One of our favourite TV shows is ‘Tumbleleaf‘ available on Amazon streaming. It’s a fun show with Fig the fox, Maple the bear and assorted other characters who make the world of Tumbleleaf so colourful and interesting. One episode focusses on Maple and Fig going on an adventure to find a dragon and when they reach the dragon’s lair, they are rewarded with a geode.
Egg shell geodes
Geodes were something I’d wanted to make with the toddler for a long time and the holidays were a perfect time to get mixing and colourful. First we made geodes in egg shells.
We found a recipe on Amy Poehler’s Smart Girls Facebook page with all the information we needed. Luckily I had some Epsom salts which I disolved in hot water. After carefuly pouring the salty water into the egg shells, we then added food colouring. Then came the tricky bit – waiting. I did explain to the toddler that we would need to wait overnight for the geodes to form but was informed we had to check fairly frequently ‘just in case’. We had some help from the pup in keeping an eye on them and she helpfully knocked them on to the floor for a closer inspection (managing to cover herself and the carpet in the process!).
We had to frequently break the salt crust that formed on top of the geodes which also gave me a chance to push some of the salt to the edges. An evening on the radiator, and our geodes we’re ready! They weren’t quite like the ones the Smart Girls team made, but given half our salt water ended up on the dog and carpet, I was pleased we managed to create some geodes. The toddler was fascinated and this is a craft we’ll definitely do again, just firmly out of reach of the pup!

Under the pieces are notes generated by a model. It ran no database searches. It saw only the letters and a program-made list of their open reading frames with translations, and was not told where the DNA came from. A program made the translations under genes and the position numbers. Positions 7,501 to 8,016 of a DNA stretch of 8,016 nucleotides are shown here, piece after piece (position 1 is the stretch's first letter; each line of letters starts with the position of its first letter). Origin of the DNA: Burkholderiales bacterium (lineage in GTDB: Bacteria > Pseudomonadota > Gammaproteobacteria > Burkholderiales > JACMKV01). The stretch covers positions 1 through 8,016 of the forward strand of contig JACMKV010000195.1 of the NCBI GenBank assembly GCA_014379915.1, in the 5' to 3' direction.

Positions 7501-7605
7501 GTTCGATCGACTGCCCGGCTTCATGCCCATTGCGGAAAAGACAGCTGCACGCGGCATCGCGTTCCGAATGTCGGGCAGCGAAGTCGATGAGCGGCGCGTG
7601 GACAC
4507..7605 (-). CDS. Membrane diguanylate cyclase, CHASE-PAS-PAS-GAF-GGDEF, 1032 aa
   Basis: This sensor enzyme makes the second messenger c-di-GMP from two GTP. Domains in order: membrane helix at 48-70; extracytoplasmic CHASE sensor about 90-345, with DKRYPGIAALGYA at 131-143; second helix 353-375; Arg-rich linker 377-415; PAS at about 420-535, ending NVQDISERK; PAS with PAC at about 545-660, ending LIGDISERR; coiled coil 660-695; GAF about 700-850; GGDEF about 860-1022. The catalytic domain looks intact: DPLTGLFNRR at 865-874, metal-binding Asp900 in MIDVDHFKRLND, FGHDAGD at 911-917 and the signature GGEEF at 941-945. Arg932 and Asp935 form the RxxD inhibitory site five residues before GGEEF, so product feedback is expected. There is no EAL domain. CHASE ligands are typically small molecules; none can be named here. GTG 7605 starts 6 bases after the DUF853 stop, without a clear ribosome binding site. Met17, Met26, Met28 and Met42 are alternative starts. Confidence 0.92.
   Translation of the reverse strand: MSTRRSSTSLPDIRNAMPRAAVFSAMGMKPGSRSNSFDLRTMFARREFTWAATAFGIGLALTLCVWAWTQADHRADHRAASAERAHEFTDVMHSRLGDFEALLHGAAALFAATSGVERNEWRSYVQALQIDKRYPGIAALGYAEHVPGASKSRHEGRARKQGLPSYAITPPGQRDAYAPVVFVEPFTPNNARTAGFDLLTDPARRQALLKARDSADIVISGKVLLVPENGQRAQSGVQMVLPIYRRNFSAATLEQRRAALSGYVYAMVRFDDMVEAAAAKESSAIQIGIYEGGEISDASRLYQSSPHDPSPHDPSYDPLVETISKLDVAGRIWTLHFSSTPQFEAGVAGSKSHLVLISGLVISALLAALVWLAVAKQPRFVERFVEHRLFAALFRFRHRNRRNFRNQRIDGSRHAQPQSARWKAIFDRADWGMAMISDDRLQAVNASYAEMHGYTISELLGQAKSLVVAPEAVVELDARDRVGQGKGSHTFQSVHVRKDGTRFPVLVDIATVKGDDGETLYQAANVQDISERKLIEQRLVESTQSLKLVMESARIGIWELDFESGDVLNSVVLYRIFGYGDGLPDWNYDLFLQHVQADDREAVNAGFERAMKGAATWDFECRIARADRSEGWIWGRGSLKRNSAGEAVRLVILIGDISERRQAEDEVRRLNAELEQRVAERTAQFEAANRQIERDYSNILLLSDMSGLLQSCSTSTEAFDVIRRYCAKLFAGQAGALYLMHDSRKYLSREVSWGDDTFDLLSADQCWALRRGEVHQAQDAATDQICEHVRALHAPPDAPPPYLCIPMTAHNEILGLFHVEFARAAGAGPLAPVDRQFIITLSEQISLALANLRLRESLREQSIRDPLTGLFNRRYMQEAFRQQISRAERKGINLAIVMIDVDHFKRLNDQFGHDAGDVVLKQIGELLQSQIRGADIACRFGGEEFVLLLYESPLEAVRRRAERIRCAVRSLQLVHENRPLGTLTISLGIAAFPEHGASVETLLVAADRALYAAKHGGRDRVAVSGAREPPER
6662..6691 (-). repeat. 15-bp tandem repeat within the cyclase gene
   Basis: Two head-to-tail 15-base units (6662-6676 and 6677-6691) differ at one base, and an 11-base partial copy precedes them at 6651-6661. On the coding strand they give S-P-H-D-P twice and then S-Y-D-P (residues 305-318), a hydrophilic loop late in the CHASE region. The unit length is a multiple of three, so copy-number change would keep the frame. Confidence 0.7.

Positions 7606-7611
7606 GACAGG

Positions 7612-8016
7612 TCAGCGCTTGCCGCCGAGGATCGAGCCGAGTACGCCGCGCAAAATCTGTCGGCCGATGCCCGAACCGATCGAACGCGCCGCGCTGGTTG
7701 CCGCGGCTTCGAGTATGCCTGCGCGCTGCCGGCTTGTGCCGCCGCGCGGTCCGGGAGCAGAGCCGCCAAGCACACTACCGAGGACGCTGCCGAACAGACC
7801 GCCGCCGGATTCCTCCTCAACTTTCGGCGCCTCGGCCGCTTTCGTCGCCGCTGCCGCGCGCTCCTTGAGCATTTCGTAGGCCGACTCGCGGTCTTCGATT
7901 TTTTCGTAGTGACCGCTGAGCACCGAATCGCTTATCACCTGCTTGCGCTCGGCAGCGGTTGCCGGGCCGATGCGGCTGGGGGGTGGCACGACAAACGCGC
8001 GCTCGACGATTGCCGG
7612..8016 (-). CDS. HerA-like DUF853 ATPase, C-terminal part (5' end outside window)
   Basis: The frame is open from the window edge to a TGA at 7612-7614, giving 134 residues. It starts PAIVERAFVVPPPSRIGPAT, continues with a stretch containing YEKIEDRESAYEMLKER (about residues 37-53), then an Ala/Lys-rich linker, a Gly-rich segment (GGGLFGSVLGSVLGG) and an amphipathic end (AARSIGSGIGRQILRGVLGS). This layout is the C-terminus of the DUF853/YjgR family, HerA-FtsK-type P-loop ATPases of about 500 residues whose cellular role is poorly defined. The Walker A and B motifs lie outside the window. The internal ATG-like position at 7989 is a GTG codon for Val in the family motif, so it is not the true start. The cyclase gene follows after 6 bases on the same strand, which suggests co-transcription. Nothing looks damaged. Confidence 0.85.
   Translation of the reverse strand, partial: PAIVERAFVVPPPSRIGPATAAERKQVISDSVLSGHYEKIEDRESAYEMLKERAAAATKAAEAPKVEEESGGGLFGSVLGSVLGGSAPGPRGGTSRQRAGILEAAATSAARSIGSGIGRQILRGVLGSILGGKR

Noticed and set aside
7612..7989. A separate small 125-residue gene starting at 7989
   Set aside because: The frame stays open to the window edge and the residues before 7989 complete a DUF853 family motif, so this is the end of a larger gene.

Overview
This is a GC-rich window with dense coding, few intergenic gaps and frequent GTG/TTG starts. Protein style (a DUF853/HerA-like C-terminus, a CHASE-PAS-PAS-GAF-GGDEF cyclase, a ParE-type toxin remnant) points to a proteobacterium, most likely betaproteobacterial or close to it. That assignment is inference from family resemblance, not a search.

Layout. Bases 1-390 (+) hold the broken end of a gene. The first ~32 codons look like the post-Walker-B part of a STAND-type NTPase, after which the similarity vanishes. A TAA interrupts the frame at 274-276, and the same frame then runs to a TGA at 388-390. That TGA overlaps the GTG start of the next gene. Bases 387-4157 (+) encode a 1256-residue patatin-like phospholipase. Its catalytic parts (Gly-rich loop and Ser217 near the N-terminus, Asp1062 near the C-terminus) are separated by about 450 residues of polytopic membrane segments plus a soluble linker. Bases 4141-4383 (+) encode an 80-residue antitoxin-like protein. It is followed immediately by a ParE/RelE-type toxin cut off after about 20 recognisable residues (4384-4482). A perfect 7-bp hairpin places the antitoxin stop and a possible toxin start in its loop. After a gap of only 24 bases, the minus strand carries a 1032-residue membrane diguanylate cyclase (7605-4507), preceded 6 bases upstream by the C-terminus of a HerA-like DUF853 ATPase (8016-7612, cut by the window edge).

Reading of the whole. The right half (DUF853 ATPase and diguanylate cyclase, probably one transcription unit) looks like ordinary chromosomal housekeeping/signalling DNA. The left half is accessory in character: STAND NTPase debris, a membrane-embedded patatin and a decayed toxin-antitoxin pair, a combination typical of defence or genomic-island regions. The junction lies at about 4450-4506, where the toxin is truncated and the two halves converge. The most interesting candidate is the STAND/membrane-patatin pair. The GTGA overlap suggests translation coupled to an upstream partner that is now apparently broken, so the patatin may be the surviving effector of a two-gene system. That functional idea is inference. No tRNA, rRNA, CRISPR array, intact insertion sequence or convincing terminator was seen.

Bath bomb geodes
Our next experiment was bath bomb geodes. I’ve seen these on Pintrest a lot and it’s been on my list to make for a long time. We make bath bombs fairly frequently and I even posted my recipe on a previous Make It Monday. This time I didn’t add the Himalayan salt as I wanted the base of the bath bomb to be pure white to contrast with the geode colour.
I put a third of a cup of Epsom salts into four different bowls and added a few drops of food colouring. I keep meaning to buy proper soap colouring but have found food colouring works well and is a cost-effective option given how many bath bombs we go through. The only downside is that they can contain water which reacts with the bicarbonate of soda and citric acid, sometimes lessening the ‘bomb’ in the bath, but not by much.
Some of the colours weren’t as vibrant as I had hoped, with the black being particularly disappointing.
And here’s our first attempt at a geode bath bomb! The red turned more pink as it dried, whilst I didn’t bother to use the black as it really didn’t contrast well with the white bath bomb. I’ve seen other people make these so that the outer part of the geode is a lighter shade than the central part so it looks more like a rock but we were pleased with our results. Perhaps next time we’ll choose just one colour and make them look like ‘true’ geodes. The toddler loved playing with them in the bath and it’s was fun seeing the different colours mix as the bath bomb foamed. They were a bit fiddly but something we’ll be making lots more of it the future.
Have you ever made geodes?